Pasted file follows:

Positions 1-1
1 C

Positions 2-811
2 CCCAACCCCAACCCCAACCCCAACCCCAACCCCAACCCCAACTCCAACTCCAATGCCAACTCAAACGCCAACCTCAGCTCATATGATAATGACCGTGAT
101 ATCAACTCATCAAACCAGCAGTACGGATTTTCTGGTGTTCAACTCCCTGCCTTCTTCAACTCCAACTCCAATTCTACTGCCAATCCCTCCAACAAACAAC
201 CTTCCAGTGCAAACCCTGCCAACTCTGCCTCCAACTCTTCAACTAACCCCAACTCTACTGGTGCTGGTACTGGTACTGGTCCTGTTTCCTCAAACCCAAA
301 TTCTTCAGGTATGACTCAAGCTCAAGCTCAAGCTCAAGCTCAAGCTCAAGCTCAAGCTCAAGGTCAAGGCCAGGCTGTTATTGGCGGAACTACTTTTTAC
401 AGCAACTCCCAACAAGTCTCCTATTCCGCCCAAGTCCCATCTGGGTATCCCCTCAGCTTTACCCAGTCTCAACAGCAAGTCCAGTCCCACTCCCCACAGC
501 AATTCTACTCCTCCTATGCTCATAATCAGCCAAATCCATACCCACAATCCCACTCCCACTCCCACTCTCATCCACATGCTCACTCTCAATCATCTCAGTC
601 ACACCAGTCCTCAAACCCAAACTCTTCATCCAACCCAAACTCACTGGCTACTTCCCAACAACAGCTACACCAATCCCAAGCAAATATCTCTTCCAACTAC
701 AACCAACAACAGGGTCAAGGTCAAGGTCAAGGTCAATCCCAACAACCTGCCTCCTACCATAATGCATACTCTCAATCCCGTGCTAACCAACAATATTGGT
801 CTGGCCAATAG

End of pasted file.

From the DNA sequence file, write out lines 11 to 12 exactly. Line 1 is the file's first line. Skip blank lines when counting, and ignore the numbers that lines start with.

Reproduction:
701 AACCAACAACAGGGTCAAGGTCAAGGTCAAGGTCAATCCCAACAACCTGCCTCCTACCATAATGCATACTCTCAATCCCGTGCTAACCAACAATATTGGT
801 CTGGCCAATAG